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A radical and groundbreaking look at our potential to enhance cognition
Our big brains, our language ability, and our intelligence make us uniquely human.
But barely 10,000 years ago (a mere blip in evolutionary time) human-like creatures called “Boskops” flourished in South Africa. They possessed extraordinary features: forebrains roughly 50% larger than ours, and estimated IQs to match–far surpassing our own. Many of these huge fossil skulls have been discovered over the last century, but most of us have never heard of this scientific marvel.
Prominent neuroscientists Gary Lynch and Richard Granger compare the contents of the Boskop brain and our own brains today, and arrive at startling conclusions about our intelligence and creativity. Connecting cutting-edge theories of genetics, evolution, language, memory, learning, and intelligence, Lynch and Granger show the implications of large brains for a broad array of fields, from the current state of the art in Alzheimer’s and other brain disorders, to new advances in brain-based robots that see and converse with us, and the means by which neural prosthetics– replacement parts for the brain–are being designed and tested. The authors demystify the complexities of our brains in this fascinating and accessible book, and give us tantalizing insights into our humanity–its past, and its future.
Gary Lynch is a professor at the University of California, Irvine. He is the author of more than 550 scientific publications that are among the most cited in the field of neuroscience. He is the co-inventor of a novel family of cognition-enhancing drugs called “ampakines”, is co-founder of three technology companies (Cortex Pharmaceuticals (NASDAQ: COR), Synaptics (NASDAQ: SYNA), and Thuris Corporation), has served as advisor to multiple professional entities including the Society for Neuroscience and the Jet Propulsion Laboratory, and has been featured in major television networks, newspapers, and magazines ranging from the Los Angeles Times to Popular Science.
Richard Granger is W.H. Neukom Distinguished Professor of Computational Science and of Psychological and Brain Sciences at Dartmouth. He has been the principal architect of a series of advanced computational systems for military, commercial and medical applications, and co-inventor of FDA-approved devices and drugs. He is a consultant, co-founder, and board member of numerous technology corporations such as Thuris Corporation and Cortex Pharmaceuticals, and government research agencies including the Defense Advanced Research Projects Agency, the National Science Foundation, and the Office of Naval Research. His work has been highlighted in numerous popular press and television features, including recent stories in Forbes, Wired, and on CNN.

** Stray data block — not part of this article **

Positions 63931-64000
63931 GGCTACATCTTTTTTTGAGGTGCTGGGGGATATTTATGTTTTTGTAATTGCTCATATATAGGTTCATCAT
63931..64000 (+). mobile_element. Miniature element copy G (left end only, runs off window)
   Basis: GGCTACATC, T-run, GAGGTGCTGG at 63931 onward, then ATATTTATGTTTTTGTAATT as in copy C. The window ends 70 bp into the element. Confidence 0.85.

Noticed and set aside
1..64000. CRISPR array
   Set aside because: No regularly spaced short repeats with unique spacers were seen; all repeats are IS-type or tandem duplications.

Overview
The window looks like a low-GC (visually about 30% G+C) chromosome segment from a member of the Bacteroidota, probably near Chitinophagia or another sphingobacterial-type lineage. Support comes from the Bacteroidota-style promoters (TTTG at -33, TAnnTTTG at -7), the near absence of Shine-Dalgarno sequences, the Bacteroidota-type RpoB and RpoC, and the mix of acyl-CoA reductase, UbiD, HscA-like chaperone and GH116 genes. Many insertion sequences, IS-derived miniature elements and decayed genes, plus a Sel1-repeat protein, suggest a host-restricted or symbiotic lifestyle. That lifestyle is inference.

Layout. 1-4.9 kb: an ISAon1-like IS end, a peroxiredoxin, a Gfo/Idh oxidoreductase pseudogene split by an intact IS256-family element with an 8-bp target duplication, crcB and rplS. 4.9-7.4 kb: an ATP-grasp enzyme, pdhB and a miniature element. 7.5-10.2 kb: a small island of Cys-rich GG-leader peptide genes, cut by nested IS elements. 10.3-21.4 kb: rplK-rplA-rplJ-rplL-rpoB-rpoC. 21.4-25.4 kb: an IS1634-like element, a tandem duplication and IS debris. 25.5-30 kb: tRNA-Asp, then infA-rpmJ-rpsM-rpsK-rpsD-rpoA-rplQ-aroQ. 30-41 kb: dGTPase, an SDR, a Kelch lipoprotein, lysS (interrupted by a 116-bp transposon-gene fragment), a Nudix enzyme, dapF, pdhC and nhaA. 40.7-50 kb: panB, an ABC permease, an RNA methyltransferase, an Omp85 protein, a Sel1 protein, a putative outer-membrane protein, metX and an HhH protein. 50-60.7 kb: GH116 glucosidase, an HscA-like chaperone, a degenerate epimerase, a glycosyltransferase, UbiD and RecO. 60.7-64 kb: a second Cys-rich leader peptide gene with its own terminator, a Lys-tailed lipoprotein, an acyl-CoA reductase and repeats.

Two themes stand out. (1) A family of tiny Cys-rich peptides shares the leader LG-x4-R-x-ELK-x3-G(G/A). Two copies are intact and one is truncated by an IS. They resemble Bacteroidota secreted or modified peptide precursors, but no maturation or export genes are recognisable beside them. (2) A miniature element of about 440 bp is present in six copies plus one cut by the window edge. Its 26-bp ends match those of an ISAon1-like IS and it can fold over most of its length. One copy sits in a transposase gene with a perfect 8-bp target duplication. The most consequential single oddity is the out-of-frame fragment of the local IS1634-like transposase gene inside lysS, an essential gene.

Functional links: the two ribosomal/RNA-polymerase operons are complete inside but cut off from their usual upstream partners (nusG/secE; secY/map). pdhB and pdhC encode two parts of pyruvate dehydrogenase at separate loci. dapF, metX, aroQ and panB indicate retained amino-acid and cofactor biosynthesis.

“An excellent book…very well written and informative.” —CHOICE“[A] fascinating and provocative account of the human brain’s recent past.” —Joseph LeDoux, author of The Emotional Brain“A much needed book on big brains… Big Brain is a popular account of how brains enlarge, in both evolutionary and developmental terms. The strength of the book lies in the neuroscience, especially its treatment of neural plasticity and the “association areas” of the brain… ” —William H Calvin, New Scientist“The Lynch and Granger combination is like mixing gas with fire. In this book there are big, explosive ideas by two ingenious brain scientists.” —Michael Gazzaniga, author of The Ethical Brain“On a planet in which everything seems to be getting bigger (the internet), hotter (our climate), or more numerous (the world’s population), Gary Lynch and Rick Granger reveal the intriguing possibility that people with larger brains than us may have been around a few thousand years ago. Their account of the mysteries of the brain and intelligence challenges conventional views in a scholarly yet wonderfully accessible manner.” —Richard Morris, Director of the Centre for Cognitive and Neural Systems, University of Edinburgh, and President, Federation of European Neuroscience Societies, and Former Chair, Brain Research Association of the United Kingdom“Riveting…the book tracks the evolutionary development of the human brain…” —Anthony Doerr, Boston Globe“…A riveting account of how the human brain evolved.” —Nicole Branan, Scienticfic American
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